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Alaska’s Statutes of Limitations on Medical Malpractice

Author: Tyler Pillay
by Tyler Pillay
Posted: Nov 04, 2016

Victims of medical malpractice need to know about laws in Alaska that may hinder their claim. This article looks at the statute of limitations with respect to medical malpractice.

Medical malpractice is a problem many face today for a varied number of reasons. While you may be entitled to compensation for medical malpractice there are laws in Alaska that may hinder your claim. Especially the law on the Statute of Limitations which is compiled in the Alaska Statutes 09.10.070

Statute of Limitations

The statute of limitations are laws that govern the time deadlines as to the filing of a medical malpractice lawsuit. Each state has its own statute of limitations in respect of any lawsuit including medical malpractice. Alaska has one set deadline called the Standard Deadline.

Standard Deadline – the standard deadline gives victims of medical malpractice a set number of years to file for a lawsuit. In Alaska, this period is 2 years. This 2-year period starts running from the time the malpractice occurred. If you do not file the lawsuit within the 2-year period from the date that the malpractice occurred, you lose your right to sue. However, there are exceptions to the Alaska statute of limitations; in fact, there are 4 exceptions recognized by the law. These are:

1. The Discovery Rule

The discovery rule is an exception to the standard deadline in circumstances where the victim could not have reasonably learned that he/she had a medical malpractice case. In Alaska, this rule delays the start of the 2-year period from the date the malpractice occurred to the date the victim had enough information alerting them of the possible medical malpractice claim.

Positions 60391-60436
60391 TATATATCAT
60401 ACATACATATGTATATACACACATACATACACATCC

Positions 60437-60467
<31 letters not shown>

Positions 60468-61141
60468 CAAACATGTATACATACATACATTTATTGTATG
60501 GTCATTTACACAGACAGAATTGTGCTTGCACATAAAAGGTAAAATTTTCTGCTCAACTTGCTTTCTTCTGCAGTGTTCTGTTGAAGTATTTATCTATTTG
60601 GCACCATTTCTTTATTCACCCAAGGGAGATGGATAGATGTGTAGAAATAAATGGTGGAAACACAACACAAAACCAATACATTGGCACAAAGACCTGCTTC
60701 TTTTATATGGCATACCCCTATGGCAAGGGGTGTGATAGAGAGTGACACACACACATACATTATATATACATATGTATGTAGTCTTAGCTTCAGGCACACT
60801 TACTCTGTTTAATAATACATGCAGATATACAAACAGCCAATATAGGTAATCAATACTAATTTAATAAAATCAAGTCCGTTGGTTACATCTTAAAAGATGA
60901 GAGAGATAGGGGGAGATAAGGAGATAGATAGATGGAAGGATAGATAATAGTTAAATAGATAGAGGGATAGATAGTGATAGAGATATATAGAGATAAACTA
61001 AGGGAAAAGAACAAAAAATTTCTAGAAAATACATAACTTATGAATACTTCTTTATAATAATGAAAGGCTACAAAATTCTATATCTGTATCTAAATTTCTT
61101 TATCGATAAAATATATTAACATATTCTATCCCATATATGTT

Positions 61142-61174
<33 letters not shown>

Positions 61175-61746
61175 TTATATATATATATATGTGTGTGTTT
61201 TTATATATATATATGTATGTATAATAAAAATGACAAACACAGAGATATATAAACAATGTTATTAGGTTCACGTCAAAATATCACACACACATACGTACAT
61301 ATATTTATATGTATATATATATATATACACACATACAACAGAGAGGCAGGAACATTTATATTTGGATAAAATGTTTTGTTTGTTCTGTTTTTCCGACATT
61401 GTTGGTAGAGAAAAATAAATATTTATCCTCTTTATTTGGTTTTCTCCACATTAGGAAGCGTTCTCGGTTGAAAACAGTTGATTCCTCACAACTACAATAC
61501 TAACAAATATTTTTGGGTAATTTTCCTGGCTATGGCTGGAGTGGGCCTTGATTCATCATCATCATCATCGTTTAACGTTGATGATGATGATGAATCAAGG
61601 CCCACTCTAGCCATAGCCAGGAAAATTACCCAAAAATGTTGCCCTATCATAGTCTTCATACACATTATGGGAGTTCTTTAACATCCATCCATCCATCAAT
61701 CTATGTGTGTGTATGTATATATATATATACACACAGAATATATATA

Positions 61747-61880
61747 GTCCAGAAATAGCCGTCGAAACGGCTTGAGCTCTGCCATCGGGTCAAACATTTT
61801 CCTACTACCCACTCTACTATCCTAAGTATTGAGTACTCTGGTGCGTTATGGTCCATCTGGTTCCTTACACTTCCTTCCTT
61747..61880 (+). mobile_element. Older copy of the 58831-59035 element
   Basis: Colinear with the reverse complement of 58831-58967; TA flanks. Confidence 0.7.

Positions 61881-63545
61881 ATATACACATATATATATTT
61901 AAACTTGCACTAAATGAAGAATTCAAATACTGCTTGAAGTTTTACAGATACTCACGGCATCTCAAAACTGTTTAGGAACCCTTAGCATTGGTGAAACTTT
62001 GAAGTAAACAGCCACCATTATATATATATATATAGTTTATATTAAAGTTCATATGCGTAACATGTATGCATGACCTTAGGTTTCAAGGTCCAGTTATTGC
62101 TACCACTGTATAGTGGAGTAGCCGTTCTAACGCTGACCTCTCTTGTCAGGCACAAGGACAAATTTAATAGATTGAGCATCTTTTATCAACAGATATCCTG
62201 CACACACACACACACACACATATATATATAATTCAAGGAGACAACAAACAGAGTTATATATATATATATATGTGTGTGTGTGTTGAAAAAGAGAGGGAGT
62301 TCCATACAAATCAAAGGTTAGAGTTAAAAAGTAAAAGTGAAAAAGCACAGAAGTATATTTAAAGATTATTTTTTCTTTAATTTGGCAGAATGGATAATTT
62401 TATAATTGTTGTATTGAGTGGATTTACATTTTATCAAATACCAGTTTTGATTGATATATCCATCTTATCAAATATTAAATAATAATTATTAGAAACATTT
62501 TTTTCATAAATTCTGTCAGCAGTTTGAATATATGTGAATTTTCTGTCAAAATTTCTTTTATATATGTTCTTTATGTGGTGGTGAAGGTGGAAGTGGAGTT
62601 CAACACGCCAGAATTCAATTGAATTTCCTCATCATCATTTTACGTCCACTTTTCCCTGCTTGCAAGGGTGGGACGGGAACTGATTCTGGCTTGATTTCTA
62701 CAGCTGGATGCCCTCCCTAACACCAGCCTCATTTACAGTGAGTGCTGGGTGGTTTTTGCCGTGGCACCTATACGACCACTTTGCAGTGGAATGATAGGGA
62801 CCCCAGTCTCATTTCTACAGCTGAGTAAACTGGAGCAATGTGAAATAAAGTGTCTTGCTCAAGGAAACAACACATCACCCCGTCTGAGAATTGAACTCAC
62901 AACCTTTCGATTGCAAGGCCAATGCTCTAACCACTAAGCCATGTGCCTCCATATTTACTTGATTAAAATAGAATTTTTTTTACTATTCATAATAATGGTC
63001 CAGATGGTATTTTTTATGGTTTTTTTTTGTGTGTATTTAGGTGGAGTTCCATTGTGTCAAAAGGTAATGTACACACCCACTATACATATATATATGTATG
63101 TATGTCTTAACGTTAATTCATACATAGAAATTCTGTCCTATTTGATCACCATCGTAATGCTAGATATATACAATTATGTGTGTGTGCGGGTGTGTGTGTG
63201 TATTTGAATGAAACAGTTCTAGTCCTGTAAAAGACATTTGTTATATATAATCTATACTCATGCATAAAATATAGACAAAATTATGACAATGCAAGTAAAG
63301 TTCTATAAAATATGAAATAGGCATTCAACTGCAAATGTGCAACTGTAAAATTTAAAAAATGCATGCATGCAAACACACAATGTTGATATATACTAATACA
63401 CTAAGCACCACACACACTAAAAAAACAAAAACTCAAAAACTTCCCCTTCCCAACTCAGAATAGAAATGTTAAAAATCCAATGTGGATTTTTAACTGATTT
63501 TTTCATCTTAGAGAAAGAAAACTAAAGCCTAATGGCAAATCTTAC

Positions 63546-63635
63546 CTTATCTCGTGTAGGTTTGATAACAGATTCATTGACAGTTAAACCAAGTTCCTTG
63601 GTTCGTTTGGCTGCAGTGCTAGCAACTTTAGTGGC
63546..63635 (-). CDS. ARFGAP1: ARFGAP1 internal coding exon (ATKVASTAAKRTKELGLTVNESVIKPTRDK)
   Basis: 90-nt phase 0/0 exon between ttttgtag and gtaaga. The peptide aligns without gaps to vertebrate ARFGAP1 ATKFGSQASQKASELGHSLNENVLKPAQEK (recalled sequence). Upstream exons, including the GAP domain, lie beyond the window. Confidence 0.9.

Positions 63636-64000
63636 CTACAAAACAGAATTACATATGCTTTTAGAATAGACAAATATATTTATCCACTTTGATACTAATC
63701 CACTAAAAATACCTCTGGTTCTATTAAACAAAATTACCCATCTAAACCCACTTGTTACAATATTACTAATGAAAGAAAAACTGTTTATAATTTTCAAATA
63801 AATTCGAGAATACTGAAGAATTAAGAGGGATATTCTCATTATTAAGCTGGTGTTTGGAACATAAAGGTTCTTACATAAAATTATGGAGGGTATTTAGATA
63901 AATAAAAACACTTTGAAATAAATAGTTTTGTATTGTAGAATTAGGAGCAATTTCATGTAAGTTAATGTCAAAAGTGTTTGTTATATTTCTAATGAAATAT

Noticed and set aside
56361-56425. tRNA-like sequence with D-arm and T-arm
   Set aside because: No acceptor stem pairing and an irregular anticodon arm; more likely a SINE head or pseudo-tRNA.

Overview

2. Statute of Limitation for Minor Children

This part of the statute of limitations is the deadline for minors (children under age 18) or their parents or legal guardians to file a medical malpractice lawsuit. Alaska has a special deadline only for children under the age of eight. The statute of limitations does not start running until the child’s eighth birthday.

3. Statute of Repose

This statute enforces an unconditional deadline to the medical malpractice claim. The deadline is set in that a medical malpractice lawsuit cannot be started 10 years after the supposed act of malpractice. However, there are also exceptions to this statute, which are:

Gross negligence

Intentional acts of medical malpractice

Intentional concealment of facts that would affect the discovery of the malpractice

This statute does not apply to minors if the facts that would cause the statute of limitation to start were not reasonably discoverable to the parent or guardian; for example, where puberty triggers the discovery of the malpractice.

The 10-year limit does not commence in cases of undiscovered foreign objects in the body until the foreign objects are discovered.

4. Other exceptions

The statute of limitation also allows for other exceptions to be extended under special or certain circumstances. One such circumstance is when the victim is mentally ill or mentally disabled.

While the discovery of medical malpractice can be a traumatizing experience it is important to seek the assistance of Alaska medical malpractice lawyers with experience with this type of accident claim. Do not be a victim of the statute of limitation, contact a medical malpractice lawyer immediately.

Are you a victim of medical malpractice? If you are looking for accident claims advice, the author recommends the Crowson Law Group.

About the Author

Are you a victim of medical malpractice? If you are looking for accident claims advice, the author recommends the Crowson Law Group.

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Author: Tyler Pillay

Tyler Pillay

Member since: Feb 25, 2016
Published articles: 45

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